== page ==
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For those of us that wear multiple hats, which are most of us, introducing yourself at a meeting can be a bit of an exercise. Recently I attended an agribusiness meeting and all the attendees introduced themselves. As we went around the room, I debated list myself as a farmer first, or as an employee of Hubbard Feeds? As the microphone finally made it to me, I went with farmer first, then Hubbard employee, although I ended up stumbling through my introduction and wanting to have a “do-over.”

The whole experience did get me to think about how we view ourselves, especially those of us that have jobs off the farm. I know it depends on the situation, but really how do you view yourself? Who are you?

At the end of the day (and the beginning), I am a farmer. It’s the lifestyle I grew up with and it’s the way I live now. Being a farmer influences my decision making and my values. I have a soft spot in my heart for animals and want to give them the best care possible. I also know that these animals are a source of income for us and a source of food for others. As a farmer I tend to be frugal, practical and sometimes a little skeptical although some might call it guarded. As farmers, we’re in tune with the rhythm of life, the seasons and how nature controls so much of what we do. We deal with life and death and both can affect us dramatically.

Farming may not be glamorous and high profile but it is important as we’ve seen by the increasing interest in knowing where your food comes. Farmers come in all shapes and styles and use a variety of methods to produce food. While there may be differences, there are also similarities. Farmers want to grow crops, raise animals and sell their products so that others can eat. Farmers want to farm. Perhaps more than any other occupation, it gets in your blood and becomes not just your job, but your lifestyle. Yep, I am a farmer.

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Recently, two events happened that made me proud of my sons and also made me realize they are starting to find their voice for agriculture. The first involved Adam and his response an editorial post he had received on Twitter from the Star Tribune. Dale and I were on our way to Lanesboro biking when Adam called and said he wanted to comment on a post regarding gestation stalls. He wanted to confirm a few facts with me before responding. We talked through the situation and he retweeted his response about animal care and worker safety. I’m happy to say the Star Tribune acknowledged his tweet and recognized the points he made.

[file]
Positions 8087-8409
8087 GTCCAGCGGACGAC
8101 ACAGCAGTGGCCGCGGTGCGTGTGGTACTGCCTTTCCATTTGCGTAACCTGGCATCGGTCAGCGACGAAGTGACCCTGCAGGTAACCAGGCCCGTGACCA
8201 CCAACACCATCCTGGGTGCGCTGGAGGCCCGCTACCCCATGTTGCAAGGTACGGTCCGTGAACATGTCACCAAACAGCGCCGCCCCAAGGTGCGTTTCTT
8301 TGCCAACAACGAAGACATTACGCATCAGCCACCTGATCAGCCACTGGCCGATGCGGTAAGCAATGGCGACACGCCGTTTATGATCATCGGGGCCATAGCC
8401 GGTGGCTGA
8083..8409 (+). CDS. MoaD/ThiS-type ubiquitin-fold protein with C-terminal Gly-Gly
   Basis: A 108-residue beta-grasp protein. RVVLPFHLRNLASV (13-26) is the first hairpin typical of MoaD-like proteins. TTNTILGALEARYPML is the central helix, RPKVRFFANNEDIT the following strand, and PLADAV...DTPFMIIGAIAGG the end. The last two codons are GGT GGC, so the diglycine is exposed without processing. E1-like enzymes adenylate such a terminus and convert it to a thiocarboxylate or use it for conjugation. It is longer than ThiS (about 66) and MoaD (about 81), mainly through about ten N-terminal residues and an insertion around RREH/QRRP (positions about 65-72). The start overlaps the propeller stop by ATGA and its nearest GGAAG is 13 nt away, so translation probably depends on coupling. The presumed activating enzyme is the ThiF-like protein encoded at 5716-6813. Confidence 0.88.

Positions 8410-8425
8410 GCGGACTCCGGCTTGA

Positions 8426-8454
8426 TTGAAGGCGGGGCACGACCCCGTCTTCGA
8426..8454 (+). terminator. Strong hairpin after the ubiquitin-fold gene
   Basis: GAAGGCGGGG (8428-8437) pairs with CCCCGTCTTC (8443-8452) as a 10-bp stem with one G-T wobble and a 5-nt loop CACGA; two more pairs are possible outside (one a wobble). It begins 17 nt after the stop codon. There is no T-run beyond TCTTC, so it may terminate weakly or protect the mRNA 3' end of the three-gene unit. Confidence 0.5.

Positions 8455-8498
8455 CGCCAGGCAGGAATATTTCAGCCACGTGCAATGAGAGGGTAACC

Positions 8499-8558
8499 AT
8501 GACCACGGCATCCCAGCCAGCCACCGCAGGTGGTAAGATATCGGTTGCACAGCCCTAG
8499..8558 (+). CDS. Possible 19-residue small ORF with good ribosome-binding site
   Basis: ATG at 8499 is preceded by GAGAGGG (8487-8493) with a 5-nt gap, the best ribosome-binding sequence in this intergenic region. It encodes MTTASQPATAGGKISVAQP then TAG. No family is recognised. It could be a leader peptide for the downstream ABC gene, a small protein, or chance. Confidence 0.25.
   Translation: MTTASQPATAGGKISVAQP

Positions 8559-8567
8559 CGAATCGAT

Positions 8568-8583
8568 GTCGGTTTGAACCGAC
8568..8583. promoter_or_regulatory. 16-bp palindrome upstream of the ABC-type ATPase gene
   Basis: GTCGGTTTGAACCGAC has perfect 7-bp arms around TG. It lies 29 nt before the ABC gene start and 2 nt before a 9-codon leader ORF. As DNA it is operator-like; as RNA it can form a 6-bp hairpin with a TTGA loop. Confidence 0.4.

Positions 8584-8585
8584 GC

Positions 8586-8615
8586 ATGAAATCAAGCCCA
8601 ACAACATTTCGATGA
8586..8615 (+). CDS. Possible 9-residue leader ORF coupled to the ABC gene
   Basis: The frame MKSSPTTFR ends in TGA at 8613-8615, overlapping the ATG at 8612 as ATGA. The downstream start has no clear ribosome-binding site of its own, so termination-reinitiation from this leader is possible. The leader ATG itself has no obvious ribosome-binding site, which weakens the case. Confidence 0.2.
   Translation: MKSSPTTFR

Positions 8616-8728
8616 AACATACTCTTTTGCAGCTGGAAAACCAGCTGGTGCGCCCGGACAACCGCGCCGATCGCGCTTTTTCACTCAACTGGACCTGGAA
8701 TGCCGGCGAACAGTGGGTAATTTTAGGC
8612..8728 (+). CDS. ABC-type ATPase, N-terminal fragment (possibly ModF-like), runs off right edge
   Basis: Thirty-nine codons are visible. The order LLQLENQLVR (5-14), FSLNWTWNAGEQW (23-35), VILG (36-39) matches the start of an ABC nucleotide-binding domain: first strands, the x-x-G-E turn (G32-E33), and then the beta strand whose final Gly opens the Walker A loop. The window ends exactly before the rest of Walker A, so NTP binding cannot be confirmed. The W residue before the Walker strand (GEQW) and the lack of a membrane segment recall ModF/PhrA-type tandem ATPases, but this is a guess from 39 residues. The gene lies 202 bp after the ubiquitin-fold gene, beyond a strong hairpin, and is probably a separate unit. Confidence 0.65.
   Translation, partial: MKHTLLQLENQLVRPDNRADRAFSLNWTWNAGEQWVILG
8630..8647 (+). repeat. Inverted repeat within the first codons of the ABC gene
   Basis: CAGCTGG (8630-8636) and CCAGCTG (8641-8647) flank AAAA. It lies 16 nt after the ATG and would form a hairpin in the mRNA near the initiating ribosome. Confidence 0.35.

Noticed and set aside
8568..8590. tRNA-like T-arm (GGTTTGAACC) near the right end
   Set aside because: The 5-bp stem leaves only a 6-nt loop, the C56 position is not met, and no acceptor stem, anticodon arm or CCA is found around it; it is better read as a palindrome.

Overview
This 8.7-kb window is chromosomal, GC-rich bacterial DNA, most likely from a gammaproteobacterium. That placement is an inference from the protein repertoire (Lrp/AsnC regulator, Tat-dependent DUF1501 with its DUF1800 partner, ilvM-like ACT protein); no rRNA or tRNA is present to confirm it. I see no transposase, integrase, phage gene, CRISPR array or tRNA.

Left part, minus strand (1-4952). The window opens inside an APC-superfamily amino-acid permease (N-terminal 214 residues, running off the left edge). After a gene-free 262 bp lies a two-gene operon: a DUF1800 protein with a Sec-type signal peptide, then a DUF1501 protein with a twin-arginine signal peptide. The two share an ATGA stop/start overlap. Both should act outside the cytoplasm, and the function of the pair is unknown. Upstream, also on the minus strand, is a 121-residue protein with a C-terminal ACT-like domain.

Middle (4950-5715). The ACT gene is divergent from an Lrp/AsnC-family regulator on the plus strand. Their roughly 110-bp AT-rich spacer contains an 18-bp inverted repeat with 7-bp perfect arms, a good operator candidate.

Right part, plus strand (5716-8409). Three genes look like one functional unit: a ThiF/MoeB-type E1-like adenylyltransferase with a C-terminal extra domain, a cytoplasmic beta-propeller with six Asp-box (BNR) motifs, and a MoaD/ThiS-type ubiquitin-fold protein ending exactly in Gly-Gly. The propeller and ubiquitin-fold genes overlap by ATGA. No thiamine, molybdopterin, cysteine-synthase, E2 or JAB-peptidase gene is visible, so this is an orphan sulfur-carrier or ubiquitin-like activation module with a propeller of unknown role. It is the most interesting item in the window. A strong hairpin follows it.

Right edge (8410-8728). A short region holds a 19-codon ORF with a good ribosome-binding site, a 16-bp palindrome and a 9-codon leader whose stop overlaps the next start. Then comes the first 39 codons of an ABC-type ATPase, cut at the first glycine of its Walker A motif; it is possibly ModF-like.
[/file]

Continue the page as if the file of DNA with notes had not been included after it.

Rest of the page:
About the same time this was happening, we received a picture from Brett showing an advertisement for meatless Monday on the napkin container at the U’s cafeteria. He and I discussed the value of lean protein and the sustainability of modern production. Brett’s comment was “I’ll try to make that a point of conversation sometime.”

I realize these aren’t significant events, but what I’m most pleased with is that the boys are aware of this misinformation and feel compelled to acknowledge and respond to it. It’s a small step, but as their comfort level grows, they’ll have a greater impact.

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For many of us in the farming community, this spring was challenging to say the least. Extremely wet weather not only delayed planting, but forced many of us to talk about “preventive planting.” We’re now facing the warm days of summer and it is hard to believe that summer is really here and almost half over.

June was a big “pork” month for the Stevermer family. If you recall from my last blog, both Adam and Brett had the opportunity to take part in a couple of agricultural tours through the MN Pork Board. It was extremely beneficial for both boys. Even though they have been exposed to many aspects of agriculture, they still came away learning something new. One thing that made the biggest impression was the use of technology in agriculture. From packing plants to drones to manufacturing, technology helps make agriculture more efficient, sustainable and even safer for the workers.

A highlight for us is our weekend in Duluth at Grandma’s Marathon. This is the fourth year the MN Pork Board has been a sponsor and we now have people looking for us. They have come to appreciate the great taste of pork (especially on a cold morning after a long run) and are also starting to understand that pork is a healthy, lean protein.

There are many great opportunities to learn, for kids and adults, don’t be afraid to take advantage of them.

Time really flies! Here I thought I would be right on top of things and posting here on the blog weekly with my training progress…well that didn’t quite work out at all the way I wanted it to.

I have been training though, got a little behind schedule, but have started my 4th week of training. The intervals for today (and 2 more times this week) include 5 minutes of running – twice! I have to admit, I did not make the entire 5 minutes the first interval this morning but pushed myself on the second 5 minute run and did it. I think if anyone would have seen me they would have thought I had lost my mind. I cannot explain how good it felt to be able to push my way through to the end of 5 minutes.

I know, I know for some 5 minutes isn’t long at all but for me that is a milestone. I am really enjoying the training and getting outside to do this. I guess that is the thing I want to stress, I never thought I would be able to run for 5 minutes….and I did it!!